(Priest Land, Brentwood; and Brentwood Town Centre generally): These sites should be excluded from the Local Development Plan (LDP) for the following reasons: Priests Lane and the surrounding roads are already congested and adding 90+ houses will increase traffic movements in peak hours by probably double the number of houses built. Access to the site from Priests Lane or St Andrews Place will create danger to cars and pedestrians. Priests Lane has a narrow pavement and additional hoses with children walking to school in Brentwood Town Centre may cause danger to the children. Pollution levels will increase in the area where levels already exceed EU limits. The road infrastructure, doctors. dentists and schools in the area cannot cope now and no provision has been made to improve these, Brentwood town centre is already at crisis point with traffic volumes and parking facilities unable to cope and any further building in or near the centre will only make this worse.

Object

Preferred Site Allocations 2018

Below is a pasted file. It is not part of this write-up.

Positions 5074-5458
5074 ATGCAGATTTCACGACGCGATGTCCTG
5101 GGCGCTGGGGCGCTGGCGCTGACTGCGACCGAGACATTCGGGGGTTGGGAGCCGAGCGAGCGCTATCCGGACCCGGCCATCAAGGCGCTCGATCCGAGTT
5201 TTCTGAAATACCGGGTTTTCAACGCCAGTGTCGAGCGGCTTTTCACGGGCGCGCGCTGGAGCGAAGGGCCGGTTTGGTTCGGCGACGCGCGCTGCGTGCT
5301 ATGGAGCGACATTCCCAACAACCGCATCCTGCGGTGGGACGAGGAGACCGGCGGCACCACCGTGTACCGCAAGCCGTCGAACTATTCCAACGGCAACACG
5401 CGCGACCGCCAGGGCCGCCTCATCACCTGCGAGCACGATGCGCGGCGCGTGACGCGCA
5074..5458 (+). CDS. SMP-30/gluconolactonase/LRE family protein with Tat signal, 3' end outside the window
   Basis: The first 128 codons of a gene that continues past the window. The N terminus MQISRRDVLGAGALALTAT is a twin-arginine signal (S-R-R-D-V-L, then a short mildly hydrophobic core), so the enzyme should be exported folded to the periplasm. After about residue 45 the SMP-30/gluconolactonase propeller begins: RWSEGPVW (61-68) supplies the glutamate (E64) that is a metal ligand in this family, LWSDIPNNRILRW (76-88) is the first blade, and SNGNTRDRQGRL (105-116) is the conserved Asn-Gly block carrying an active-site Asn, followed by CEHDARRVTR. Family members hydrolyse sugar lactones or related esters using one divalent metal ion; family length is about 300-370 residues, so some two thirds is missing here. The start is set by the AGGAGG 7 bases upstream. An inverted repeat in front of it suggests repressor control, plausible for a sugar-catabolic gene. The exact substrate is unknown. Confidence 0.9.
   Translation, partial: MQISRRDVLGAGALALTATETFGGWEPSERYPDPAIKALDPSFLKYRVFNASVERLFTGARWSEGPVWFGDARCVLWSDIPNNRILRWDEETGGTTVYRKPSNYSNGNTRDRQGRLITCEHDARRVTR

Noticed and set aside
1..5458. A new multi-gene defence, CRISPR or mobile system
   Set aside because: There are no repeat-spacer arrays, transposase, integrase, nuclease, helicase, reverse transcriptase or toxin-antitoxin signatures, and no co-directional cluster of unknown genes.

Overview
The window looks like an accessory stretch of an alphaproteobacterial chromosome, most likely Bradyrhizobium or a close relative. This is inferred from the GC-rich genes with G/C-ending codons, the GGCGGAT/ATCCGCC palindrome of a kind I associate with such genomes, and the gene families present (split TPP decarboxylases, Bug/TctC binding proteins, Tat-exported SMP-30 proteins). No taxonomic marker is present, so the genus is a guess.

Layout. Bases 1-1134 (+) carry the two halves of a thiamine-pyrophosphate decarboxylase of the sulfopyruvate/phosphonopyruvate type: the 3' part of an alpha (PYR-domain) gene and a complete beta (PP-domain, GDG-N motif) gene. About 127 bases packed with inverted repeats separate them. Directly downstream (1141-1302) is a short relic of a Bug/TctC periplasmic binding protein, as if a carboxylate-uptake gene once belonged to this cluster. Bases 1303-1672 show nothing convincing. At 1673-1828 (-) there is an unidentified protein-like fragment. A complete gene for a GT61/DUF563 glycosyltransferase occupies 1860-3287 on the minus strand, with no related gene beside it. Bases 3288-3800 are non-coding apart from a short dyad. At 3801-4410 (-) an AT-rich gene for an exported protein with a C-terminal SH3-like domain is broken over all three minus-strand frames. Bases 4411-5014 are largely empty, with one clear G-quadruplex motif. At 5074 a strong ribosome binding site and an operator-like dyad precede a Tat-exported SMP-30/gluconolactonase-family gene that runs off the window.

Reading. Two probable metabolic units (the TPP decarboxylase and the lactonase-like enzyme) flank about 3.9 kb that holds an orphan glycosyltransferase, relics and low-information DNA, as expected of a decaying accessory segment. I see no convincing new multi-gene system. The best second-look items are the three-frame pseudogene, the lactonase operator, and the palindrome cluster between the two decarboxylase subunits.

Representation ID: 18494

Received: 15/03/2018

Respondent: Billericay Action Group

Representation:

Objection to the de-designation of Green Belt. Brentwood can meet its own needs and much more without using Green Belt. The OAN goes far beyond that and the Council should therefore use Green Belt and transport constraints as a reason not to meet OAN.

Full text:

I'd like to express my objection to de-designation of Green Belt.
Brentwood can meet its own needs and much more without using Green Belt. The OAN goes far beyond that and the Council should therefore use Green Belt and transport constraints as a reason not to meet OAN.
I draw your attention to the study by the SE Essex Action Group Alliance into the overstretched C2C line, the limited potential for improvements and the huge demand growth projections.
The Study also has significant detail on the limitations of the Anglia route but focusses on the Southend Victoria branch.
Executive Summary: http://seeaga.uk/SEEAGA%20-%20Rail%20Topic%20Paper%20-%20Exec%20Summary%20v1.pdf
1. Executive Summary - seeaga.uk
seeaga.uk
SE Essex Action Group Alliance - 2017 1 1. Executive Summary One of the original reasons for establishing the Green Belt around London was to prevent the capital's
Full Paper: http://seeaga.uk/SEEAGA%20-%20Rail%20Topic%20Paper%20v1.pdf